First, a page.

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New ways to build.

THE NEW AMERICAN HOME 2004 was pitched to the builder as a concrete home. But the suggestion to use insulated concrete forms (ICFs) was a new wrinkle that required Merlin Contracting & Developing to research whether the foam forms would pass muster as a reliable building system and meet with the local building inspector's approval.

In fact, the builder is now solidly sold on using ICFs on future projects ... and even convinced his concrete sub to switch once he saw its efficiency in action. "It took one super and a laborer just 25 minutes to set one course, including steel, of the [2,000-square-foot] basement footprint," says Steven Jones, founder and president of Merlin.

Already on a shorter-than-normal schedule to complete the home, the laborsaving virtues of ICFs enabled the walls to rise quickly while also creating an open shell, which allowed maximum flexibility in room sizes and layout and a full-span, recycled steel roof frame.

The ICFs also eliminated the plate line, an inherently problematic transition between concrete foundation walls and wood or steel framing, thus significantly reducing thermal loss. The self-insulated concrete, meanwhile, helped boost the overall efficiency of the exterior walls' thermal mass to R-50 without requiring any extra insulation. "It was 10 degrees cooler in the basement area even before we had the windows in," says Bart Jones, noting that ICFs also result in a deeper, straighter wall structure than he can hope for (or even afford) with sticks in a desert climate.

The innovative techniques didn't stop there, however. The design/build team also specified structural insulated panels (SIPs) for the roof, with the pre-insulated, oriented strand board-faced sections set between recycled steel girders of the roof frame--a process that took exactly one day to complete and was the only way to create the deep eaves over the upper level terraces. Light-gauge steel framing and a glass-mat, mold-resistant wall board complete the interior walls, making TNAH an example of forward-thinking--if not yet mainstream--structural materials.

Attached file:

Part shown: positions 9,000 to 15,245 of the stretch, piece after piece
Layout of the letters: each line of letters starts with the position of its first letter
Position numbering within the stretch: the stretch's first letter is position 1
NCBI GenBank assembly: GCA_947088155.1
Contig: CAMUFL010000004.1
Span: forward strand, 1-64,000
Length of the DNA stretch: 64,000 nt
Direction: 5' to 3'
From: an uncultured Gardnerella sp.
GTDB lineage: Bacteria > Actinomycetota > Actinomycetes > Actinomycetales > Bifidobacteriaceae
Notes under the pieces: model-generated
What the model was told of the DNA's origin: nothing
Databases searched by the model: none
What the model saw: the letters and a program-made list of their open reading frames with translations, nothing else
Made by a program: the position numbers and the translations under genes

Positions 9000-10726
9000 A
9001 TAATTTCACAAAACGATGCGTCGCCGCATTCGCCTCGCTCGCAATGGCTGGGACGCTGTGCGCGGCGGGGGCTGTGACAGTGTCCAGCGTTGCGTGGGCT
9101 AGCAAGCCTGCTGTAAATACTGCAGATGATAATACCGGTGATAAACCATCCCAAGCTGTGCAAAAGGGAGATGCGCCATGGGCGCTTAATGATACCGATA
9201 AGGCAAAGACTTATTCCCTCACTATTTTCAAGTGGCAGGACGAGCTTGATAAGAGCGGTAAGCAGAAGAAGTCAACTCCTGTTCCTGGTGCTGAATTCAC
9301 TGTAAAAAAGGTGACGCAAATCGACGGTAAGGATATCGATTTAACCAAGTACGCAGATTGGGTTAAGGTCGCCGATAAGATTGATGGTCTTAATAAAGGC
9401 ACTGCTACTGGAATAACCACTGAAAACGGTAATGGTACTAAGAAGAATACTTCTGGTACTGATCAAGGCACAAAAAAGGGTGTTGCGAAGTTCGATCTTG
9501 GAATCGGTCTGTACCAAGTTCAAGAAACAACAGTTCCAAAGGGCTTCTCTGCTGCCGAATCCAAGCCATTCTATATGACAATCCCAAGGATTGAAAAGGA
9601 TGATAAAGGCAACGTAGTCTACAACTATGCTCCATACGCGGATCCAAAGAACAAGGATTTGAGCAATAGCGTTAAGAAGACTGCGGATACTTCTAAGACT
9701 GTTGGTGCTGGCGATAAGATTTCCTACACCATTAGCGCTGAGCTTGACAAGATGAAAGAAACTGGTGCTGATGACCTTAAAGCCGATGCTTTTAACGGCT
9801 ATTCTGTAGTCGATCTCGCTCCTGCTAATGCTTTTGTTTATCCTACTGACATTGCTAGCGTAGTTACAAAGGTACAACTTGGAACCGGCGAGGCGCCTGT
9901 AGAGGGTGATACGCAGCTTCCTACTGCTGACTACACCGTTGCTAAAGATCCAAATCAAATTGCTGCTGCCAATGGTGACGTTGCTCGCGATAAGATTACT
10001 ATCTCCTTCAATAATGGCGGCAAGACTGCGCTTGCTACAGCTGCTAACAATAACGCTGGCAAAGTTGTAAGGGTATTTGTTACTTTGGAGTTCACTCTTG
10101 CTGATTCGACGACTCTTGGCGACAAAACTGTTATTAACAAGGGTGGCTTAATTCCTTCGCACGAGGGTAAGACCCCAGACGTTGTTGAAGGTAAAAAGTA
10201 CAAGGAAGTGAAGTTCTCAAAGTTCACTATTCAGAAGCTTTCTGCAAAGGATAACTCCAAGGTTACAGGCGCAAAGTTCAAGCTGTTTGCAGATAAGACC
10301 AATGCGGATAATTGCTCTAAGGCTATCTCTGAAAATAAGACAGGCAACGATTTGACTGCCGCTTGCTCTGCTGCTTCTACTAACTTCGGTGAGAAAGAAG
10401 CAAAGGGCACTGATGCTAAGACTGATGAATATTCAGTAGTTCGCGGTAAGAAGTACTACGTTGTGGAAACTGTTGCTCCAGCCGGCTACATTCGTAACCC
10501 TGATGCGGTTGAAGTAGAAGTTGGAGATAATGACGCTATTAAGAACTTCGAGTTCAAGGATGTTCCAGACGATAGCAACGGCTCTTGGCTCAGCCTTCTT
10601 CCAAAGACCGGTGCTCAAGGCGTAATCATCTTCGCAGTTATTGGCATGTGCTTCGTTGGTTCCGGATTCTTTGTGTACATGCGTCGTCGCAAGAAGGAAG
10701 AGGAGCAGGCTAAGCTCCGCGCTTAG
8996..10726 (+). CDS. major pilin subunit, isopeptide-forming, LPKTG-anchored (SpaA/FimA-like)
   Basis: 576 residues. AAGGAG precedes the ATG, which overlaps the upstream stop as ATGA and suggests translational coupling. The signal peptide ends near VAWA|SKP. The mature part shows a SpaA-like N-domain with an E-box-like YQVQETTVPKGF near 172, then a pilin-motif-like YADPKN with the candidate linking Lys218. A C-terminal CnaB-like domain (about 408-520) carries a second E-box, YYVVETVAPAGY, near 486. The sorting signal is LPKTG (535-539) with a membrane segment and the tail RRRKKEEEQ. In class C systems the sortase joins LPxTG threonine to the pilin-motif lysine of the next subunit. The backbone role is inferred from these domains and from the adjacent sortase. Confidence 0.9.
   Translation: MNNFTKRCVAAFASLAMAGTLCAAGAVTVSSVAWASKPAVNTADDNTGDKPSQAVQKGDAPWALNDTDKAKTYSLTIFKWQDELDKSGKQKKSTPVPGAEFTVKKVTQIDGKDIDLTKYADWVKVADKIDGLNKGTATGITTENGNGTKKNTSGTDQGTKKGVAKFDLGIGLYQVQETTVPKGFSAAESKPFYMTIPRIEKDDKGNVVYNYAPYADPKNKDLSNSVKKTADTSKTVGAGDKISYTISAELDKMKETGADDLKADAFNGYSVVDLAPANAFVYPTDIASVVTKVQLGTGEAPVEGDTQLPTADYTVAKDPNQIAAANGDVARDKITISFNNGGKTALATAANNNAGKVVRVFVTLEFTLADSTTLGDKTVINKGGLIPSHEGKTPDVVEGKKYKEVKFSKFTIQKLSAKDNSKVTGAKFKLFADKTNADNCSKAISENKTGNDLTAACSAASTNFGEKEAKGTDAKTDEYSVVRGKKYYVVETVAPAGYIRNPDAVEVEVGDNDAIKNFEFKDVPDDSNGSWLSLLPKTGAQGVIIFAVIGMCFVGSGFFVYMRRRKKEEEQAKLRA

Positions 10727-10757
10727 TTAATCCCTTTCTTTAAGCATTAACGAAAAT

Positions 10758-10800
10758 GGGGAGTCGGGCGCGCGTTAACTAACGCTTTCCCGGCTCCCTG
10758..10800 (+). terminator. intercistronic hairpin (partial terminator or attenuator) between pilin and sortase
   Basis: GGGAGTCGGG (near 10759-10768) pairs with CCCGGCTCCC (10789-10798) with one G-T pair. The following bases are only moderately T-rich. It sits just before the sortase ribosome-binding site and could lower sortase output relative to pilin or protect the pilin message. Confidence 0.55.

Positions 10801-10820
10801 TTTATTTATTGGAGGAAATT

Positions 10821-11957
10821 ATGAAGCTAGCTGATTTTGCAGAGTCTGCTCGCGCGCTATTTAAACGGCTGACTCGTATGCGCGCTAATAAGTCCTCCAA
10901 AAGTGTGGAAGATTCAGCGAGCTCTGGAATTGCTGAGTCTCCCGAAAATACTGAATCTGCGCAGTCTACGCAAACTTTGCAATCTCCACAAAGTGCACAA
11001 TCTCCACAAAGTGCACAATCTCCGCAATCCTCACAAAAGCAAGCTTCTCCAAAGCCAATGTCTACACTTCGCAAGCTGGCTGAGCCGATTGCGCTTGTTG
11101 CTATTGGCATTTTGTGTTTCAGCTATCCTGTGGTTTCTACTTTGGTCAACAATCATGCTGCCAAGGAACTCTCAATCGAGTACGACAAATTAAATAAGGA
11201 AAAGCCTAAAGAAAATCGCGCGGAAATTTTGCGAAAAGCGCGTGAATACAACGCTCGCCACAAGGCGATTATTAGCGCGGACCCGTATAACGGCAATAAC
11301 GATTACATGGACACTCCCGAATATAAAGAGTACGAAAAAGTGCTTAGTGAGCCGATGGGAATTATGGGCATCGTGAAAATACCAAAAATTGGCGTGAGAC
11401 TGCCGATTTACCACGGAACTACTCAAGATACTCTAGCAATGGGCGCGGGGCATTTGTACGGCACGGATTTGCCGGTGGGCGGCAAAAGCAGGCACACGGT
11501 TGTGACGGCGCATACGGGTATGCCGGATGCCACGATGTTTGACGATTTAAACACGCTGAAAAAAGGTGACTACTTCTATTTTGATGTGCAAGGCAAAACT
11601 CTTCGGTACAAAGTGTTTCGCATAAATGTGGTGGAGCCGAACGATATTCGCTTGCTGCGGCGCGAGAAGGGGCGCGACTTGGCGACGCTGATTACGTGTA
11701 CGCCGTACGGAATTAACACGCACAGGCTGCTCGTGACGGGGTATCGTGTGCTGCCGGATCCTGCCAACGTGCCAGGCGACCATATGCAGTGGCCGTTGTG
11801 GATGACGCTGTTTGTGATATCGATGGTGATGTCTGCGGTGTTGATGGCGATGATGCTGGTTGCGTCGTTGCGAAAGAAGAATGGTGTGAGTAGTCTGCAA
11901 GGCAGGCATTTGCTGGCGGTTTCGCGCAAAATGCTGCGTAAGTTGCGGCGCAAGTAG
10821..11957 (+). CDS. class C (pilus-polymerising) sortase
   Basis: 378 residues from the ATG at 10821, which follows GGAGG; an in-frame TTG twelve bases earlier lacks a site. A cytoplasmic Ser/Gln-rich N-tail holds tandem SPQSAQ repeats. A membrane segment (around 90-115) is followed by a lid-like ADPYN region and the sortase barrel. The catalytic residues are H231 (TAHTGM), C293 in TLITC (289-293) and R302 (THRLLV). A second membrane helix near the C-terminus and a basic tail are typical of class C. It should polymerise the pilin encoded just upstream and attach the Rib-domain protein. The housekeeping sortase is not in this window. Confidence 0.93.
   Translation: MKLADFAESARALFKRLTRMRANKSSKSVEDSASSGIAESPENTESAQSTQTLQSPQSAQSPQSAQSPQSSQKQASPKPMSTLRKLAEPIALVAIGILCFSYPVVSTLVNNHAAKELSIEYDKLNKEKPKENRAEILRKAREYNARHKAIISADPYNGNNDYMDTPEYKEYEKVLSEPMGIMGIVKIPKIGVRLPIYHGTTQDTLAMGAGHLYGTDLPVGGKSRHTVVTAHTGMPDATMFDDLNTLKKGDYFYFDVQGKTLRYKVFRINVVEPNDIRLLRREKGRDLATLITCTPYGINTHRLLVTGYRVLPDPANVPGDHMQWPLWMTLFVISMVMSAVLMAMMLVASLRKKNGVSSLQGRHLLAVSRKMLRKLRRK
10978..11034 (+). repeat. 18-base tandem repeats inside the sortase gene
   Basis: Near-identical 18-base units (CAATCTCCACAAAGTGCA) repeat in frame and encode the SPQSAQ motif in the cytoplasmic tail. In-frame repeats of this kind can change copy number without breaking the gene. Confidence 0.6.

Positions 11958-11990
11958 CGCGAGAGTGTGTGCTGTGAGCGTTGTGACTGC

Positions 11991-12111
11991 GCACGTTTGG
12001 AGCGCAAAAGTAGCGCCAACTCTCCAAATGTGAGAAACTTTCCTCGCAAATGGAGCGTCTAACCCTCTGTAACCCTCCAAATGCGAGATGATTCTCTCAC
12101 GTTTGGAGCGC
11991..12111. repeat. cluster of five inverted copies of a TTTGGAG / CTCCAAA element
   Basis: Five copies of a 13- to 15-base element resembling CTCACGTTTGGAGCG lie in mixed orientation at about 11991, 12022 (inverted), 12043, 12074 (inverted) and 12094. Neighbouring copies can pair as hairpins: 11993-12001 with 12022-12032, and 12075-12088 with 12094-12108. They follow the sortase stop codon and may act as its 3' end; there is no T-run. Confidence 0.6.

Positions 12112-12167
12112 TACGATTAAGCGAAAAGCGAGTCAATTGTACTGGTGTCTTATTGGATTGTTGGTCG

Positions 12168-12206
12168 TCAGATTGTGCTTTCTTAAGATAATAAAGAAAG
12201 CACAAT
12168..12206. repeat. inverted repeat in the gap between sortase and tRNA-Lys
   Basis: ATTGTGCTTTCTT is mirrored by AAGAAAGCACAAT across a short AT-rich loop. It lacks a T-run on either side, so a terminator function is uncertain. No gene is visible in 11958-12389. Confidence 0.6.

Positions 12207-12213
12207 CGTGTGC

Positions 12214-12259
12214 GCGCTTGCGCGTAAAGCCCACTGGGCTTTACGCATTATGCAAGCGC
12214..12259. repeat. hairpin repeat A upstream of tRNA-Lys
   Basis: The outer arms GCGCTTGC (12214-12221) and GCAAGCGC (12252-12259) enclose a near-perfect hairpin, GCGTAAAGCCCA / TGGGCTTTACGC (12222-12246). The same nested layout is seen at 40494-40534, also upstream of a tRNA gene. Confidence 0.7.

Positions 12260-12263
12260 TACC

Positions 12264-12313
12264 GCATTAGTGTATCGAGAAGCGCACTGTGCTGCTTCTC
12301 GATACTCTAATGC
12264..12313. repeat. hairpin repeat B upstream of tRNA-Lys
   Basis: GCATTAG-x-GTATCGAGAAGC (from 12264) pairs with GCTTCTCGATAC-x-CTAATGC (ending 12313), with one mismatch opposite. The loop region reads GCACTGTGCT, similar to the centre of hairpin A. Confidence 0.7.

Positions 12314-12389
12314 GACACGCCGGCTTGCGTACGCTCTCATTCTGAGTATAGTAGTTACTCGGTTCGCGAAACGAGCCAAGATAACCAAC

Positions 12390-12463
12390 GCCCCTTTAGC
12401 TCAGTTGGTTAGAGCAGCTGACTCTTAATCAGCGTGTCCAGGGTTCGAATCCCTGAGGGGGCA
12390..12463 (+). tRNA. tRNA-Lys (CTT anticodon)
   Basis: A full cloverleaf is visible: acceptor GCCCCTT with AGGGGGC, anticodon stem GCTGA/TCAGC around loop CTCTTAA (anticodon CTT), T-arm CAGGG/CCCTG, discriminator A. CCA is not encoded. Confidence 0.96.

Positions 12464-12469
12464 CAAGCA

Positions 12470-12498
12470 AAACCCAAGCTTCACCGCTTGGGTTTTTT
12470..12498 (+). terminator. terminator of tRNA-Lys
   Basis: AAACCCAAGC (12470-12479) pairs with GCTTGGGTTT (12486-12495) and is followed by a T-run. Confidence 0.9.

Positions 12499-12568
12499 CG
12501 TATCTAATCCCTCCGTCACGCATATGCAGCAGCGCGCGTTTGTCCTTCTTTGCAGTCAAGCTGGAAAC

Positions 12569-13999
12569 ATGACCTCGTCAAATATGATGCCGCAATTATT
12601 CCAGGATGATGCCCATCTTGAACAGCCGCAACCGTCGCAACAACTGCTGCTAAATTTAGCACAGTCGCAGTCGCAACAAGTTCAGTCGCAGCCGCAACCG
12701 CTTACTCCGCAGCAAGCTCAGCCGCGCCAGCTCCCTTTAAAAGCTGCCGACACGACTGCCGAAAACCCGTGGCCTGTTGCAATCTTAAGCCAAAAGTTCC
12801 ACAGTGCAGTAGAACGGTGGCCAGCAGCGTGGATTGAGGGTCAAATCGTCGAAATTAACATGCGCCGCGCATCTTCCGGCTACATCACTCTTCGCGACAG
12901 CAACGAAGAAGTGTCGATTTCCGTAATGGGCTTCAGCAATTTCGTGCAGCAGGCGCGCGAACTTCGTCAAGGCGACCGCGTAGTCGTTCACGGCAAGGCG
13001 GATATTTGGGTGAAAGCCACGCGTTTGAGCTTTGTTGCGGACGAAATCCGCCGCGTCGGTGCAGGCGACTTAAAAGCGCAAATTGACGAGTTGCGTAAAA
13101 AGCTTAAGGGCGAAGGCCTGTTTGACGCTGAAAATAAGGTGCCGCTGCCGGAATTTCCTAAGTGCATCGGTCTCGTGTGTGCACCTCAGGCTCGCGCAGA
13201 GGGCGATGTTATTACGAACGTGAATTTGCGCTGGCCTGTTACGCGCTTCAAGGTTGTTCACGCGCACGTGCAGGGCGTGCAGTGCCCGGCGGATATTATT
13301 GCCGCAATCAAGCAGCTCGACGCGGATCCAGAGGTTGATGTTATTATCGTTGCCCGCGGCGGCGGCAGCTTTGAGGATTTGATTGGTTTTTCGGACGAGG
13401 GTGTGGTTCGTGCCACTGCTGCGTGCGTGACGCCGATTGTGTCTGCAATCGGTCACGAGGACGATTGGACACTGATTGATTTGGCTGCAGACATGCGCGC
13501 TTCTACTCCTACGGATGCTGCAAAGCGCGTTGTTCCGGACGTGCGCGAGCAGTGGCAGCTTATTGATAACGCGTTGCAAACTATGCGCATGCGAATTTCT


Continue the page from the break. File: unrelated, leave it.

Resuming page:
Those systems, among other construction innovations featured in the house, also tie into van Straten's vision for the loft as a viable design and building option for more flexible and durable production housing. "The only way to combine the loft design with efficient construction is with industrialized housing techniques and systems," van Straten says, such as ICFs and SIPs. "We're not trying to change the world [with this house], but to build an awareness of materials and systems that address issues of depleted resources, durability, and longer life-cycle."

PRODUCT SPECS

Building Site

* Mold-resistant wallboard from G-P Gypsum uses a glass mat face instead of paper to impede mold growth. Circle no. 992.

* Light-gauge steel framing, sponsored by the Steel Framing Alliance, delivers straight walls, reducing service callbacks. Circle no. 993.

* Building America's IBACOS Consortium provided design consulting and energy analysis services toward achieving greater energy efficiency. The home achieved a home energy rating system (HERS) score of 90, thus qualifying as an Energy Star--rated home, and will use 46 percent less energy for space heating and cooling, hot water, and lighting than the builder's standard home. Circle no. 994.

* Structural framing connectors from Simpson Strong-Tie Co. boost seismic and wind tolerances. Circle no. 995.

PRODUCT SPOTLIGHT

ICFs

In addition to creating perfect walls, lessening cycle time and labor costs, boosting energy efficiency, delivering built-in seismic qualities, and providing a solid, durable, and abundantly flexible exterior shell, ICFs combat what builder Bart Jones calls "monsters" in the housing industry: phantom problems and defects that threaten even the best builders. All but eliminating the possibility of mold growth and moisture damage, warped walls from green lumber drying in the desert heat, and other potential defects--while building faster and delivering a more energy-efficient house--is well worth the 3 percent to 5 percent premium the Jones brothers pay to use ICFs. "By the time you frame, for out insulate, sheet or shear a wood-framed wall you've made that cost back," says Steven Jones. The ICF system was supplied by Arxx Building Products (Circle no. 996), with support from the Portland Cement Association (Circle no. 997).
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Title Annotation:The New American Home 2004
Author:Binsacca, Rich
Publication:Builder
Geographic Code:1USA
Date:Jan 1, 2004
Words:679
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